How long will it take for a little magnetic slime to fall from the funnel? What will happen if you leave it overnight? How long does it take for all of it to slide through? Why does it behave so mysteriously?
Is Letterbox Lab Value For Money?
I have seen the question asked in my home education groups. And I was on the fence at the start as well. Of course, you could source all of the supplies on your own for less; and this is the way many things in life are; do you make meals from scratch or get a take away or eat in a fine restaurant? However, it could very well end up costing you more in the long run as you may have to purchase multiples of petri dishes or test tubes when all you need is one. I’ve been there. I’ve wanted to do some of these experiments with the kids but hadn’t due to this (let’s not mention the bag of 100 plastic tweezers in the cupboard that were less than just a single pair – but what on earth am I going to do with the other 99 pairs?!)
Each box comes with items that will be used and disposed, but there are also items to keep and add to your own science kit; we already have a nice start after 3 boxes so I can only imagine the supplies you’d have after a dozen!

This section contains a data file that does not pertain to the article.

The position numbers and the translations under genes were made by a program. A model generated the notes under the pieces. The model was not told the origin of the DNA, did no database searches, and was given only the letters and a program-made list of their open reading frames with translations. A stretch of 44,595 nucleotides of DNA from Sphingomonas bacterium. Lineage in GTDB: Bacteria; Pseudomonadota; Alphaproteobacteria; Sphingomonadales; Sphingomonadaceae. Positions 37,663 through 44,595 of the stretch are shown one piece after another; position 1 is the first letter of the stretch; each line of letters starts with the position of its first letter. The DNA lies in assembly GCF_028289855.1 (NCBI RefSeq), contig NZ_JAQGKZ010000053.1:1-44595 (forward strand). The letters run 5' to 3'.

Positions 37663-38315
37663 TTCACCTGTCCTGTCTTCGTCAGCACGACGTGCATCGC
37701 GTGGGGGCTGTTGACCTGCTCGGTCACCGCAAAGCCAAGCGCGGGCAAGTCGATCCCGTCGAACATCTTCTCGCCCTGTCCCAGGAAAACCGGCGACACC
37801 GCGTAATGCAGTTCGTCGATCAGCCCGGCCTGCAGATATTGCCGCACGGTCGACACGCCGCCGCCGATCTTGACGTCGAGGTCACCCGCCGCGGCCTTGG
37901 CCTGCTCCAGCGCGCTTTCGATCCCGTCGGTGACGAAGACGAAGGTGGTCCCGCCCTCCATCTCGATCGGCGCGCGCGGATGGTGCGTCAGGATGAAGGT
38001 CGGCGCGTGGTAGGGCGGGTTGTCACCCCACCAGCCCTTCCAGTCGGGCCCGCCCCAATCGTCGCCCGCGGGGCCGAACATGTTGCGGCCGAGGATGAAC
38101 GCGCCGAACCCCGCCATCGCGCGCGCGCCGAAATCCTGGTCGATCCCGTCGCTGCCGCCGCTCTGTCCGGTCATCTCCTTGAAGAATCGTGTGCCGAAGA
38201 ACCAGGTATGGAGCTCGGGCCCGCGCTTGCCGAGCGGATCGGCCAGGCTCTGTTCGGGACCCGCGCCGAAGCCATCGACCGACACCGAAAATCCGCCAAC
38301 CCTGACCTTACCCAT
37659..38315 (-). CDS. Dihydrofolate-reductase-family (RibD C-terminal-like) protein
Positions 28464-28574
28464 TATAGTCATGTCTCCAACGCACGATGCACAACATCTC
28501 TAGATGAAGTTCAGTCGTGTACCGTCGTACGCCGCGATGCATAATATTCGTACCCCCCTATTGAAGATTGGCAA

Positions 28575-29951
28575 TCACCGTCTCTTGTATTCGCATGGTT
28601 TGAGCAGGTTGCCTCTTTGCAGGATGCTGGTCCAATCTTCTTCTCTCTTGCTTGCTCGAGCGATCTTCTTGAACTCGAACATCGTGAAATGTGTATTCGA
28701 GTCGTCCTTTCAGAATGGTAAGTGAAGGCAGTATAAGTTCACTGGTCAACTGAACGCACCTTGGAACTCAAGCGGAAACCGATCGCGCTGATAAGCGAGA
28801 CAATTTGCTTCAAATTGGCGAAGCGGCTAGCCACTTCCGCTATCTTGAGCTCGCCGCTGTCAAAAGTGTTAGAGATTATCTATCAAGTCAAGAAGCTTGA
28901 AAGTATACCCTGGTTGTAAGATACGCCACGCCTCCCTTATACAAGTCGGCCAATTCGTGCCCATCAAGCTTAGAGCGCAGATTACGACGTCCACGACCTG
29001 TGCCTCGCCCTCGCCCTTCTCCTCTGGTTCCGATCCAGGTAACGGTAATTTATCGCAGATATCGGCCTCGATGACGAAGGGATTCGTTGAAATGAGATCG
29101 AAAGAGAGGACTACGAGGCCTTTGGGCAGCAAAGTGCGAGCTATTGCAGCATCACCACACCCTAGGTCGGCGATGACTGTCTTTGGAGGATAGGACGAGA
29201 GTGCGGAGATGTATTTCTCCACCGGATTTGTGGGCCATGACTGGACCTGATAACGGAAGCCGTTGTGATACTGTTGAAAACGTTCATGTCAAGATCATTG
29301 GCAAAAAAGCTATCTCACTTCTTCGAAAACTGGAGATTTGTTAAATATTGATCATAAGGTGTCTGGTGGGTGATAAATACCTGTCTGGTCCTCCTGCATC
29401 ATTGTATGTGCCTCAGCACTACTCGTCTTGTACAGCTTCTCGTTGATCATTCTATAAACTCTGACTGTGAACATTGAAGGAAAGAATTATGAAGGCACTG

And when you consider the time spent sourcing the supplies and researching the best experiments, and getting everything out and ready; it’s not for everyone. This is why Letterbox Lab is brilliant; everything is included, even a safety pin, invisible string, and clothes pins. The only thing you will need for this box is a bowl, water, and a freezer. Everything is organised within a bag for each experiment, which not only keeps things tidy, but also adds the the mystery and excitement of each box.
And of course, who can resist the excitement of having a box delivered in the post? Just for you! Children will be enthralled with the fun while us parents will be thrilled that our children are learning with enjoyment.
Instead of a new toy (that may break or be thrown to the side all too soon), a weekly kids magazine (filled mostly with ads), or a video game, think about Letterbox Lab and invest in your child’s natural inquisitiveness.
How To Have Letterbox Lab Delivered
Simply go to Letterbox Lab, choose the box(es) you would like, fill in the delivery information, pay, sit back and watch for the postman.
Boxes are available in as a one-time box, a rolling monthly subscription, or for 3-month subscriptions.
And until the end of August, you can receive 15% off your order with the code castleviewacademy.